501c3 IRRADICATE Irreverent Protections #rogue.rectors #sinister.ministers They aint hidin’ the GOOD Flock’s $ In The Cleft Of The Rock, no sir, certainly NOT there. Do you think they really have the #MAP to that place, anyway?

transitive verbSave Word

To save this word, you’ll need to log in.Log In ir·​rad·​i·​cate | \ ə̇ˈradə̇ˌkāt \-ed/-ing/-s

Definition of irradicate

to root deeply



adjectiveSave Word


To save this word, you’ll need to log in.Log In ir·​rev·​er·​ent | \ i-ˈrev-rənt  , ˌi(r)-, -ˈre-və-; -ˈre-vərnt \

Essential Meaning of irreverenthaving or showing a lack of respect for someone or something that is usually treated with respect treating someone or something in a way that is not serious or respectfulHe has a delightfully irreverent sense of humor.irreverent portrayals of nunsan irreverent comedian

Full Definition of irreverent

lacking proper respect or seriousnessalsoSATIRICOther Words from irreverentSynonyms & Antonyms


noun (1)Save Word

To save this word, you’ll need to log in.Log In fer·​ret | \ ˈfer-ət  \

Definition of ferret

 (Entry 1 of 3)1aa domesticated usually albino, brownish, or silver-gray animal (Mustela putorius furo) that is descended from the European polecatbBLACK-FOOTED FERRET2an active and persistent searcher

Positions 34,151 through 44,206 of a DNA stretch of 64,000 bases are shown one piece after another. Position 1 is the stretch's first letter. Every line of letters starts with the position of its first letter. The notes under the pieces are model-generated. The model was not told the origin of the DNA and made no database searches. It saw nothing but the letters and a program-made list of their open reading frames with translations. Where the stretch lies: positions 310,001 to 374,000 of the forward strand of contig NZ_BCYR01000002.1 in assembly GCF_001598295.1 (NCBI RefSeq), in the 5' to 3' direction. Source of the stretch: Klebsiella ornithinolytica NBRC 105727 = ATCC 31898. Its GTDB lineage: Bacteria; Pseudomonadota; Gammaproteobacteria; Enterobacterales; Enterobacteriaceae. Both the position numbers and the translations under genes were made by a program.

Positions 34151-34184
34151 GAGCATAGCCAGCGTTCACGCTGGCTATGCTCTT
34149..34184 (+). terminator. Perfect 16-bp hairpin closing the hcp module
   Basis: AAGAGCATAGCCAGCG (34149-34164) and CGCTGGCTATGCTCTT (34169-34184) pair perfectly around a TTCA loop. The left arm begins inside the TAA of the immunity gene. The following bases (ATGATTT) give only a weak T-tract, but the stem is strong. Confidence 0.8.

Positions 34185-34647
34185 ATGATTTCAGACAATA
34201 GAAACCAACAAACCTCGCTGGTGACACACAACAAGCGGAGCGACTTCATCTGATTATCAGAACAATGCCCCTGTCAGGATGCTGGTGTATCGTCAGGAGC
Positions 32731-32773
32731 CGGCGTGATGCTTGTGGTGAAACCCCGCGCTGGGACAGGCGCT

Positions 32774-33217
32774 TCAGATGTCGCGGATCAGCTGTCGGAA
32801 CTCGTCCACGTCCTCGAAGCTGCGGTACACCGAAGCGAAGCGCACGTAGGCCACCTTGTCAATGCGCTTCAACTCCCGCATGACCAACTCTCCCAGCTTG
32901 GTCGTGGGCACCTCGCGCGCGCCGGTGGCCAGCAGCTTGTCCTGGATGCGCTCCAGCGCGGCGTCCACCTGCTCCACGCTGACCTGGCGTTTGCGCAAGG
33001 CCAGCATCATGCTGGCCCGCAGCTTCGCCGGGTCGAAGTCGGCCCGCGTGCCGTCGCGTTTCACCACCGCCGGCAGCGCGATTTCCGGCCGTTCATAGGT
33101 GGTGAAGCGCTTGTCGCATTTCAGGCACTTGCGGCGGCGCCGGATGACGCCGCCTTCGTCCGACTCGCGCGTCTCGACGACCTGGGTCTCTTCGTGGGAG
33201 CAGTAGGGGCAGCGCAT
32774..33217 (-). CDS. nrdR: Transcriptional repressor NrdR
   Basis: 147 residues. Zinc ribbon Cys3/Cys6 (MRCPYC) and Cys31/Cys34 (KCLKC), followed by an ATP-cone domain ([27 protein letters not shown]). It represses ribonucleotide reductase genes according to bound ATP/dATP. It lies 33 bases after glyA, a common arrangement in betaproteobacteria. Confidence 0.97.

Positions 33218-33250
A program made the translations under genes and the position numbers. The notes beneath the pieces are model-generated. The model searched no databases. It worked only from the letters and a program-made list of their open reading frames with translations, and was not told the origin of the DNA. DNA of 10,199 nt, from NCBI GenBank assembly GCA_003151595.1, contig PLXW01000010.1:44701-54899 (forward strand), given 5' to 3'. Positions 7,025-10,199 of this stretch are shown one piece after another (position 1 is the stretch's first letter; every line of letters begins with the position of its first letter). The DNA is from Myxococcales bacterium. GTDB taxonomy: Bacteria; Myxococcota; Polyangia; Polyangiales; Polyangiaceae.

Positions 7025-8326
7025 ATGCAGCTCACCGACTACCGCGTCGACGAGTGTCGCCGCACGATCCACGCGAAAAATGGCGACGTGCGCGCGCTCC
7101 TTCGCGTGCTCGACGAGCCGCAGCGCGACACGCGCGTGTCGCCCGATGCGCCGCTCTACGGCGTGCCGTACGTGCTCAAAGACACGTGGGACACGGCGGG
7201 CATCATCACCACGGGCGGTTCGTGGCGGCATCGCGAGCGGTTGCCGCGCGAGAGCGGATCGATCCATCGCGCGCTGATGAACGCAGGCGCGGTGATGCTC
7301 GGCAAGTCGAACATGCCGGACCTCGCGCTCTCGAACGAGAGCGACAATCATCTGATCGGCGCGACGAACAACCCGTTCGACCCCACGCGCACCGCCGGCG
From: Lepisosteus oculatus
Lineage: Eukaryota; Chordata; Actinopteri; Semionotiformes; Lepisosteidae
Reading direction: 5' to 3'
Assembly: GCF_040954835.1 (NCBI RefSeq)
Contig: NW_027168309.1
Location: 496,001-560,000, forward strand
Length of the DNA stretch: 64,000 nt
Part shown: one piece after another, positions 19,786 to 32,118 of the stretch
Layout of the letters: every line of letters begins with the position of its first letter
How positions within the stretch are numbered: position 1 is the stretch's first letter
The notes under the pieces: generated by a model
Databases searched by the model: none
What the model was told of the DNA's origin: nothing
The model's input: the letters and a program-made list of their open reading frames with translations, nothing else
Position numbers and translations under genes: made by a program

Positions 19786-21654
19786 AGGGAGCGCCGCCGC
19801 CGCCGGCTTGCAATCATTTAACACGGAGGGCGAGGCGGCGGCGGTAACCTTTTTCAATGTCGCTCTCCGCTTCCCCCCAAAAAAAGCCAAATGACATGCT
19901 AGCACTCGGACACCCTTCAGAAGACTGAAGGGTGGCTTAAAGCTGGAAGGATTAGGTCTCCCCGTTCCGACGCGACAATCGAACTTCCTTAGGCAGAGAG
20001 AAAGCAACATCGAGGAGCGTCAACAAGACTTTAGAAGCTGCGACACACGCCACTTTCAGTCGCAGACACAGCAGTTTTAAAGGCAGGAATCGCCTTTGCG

Definition of ferret (Entry 2 of 3)

intransitive verb1to hunt with ferrets2to search about

transitive verb1a(1)to hunt (animals, such as rabbits) with ferrets(2)to force out of hiding FLUSHbto find and bring to light by searching —usually used with outferret out the answers2HARRYWORRY

verb hound or harry relentlessly

transitive verb To drive or hunt out of a lurking place, as a ferret does the cony; to search out by patient and sagacious efforts; — often used with out.

Since the 14th century, English speakers have used ferret as the name of a small domesticated animal of the weasel family. The word came to us by way of Anglo-French and can be traced back to Latin fur, meaning “thief.” These days ferrets are often kept as pets, but previously they were used to hunt rabbits, rats, and other vermin, and to drive them from their underground burrows. By the 15th century, the verb ferret was being used of the action of hunting with ferrets. By the late 16th century, the verb had taken on figurative uses as well. Today, we most frequently encounter the verb ferret in the sense of “to find and bring to light by searching.”

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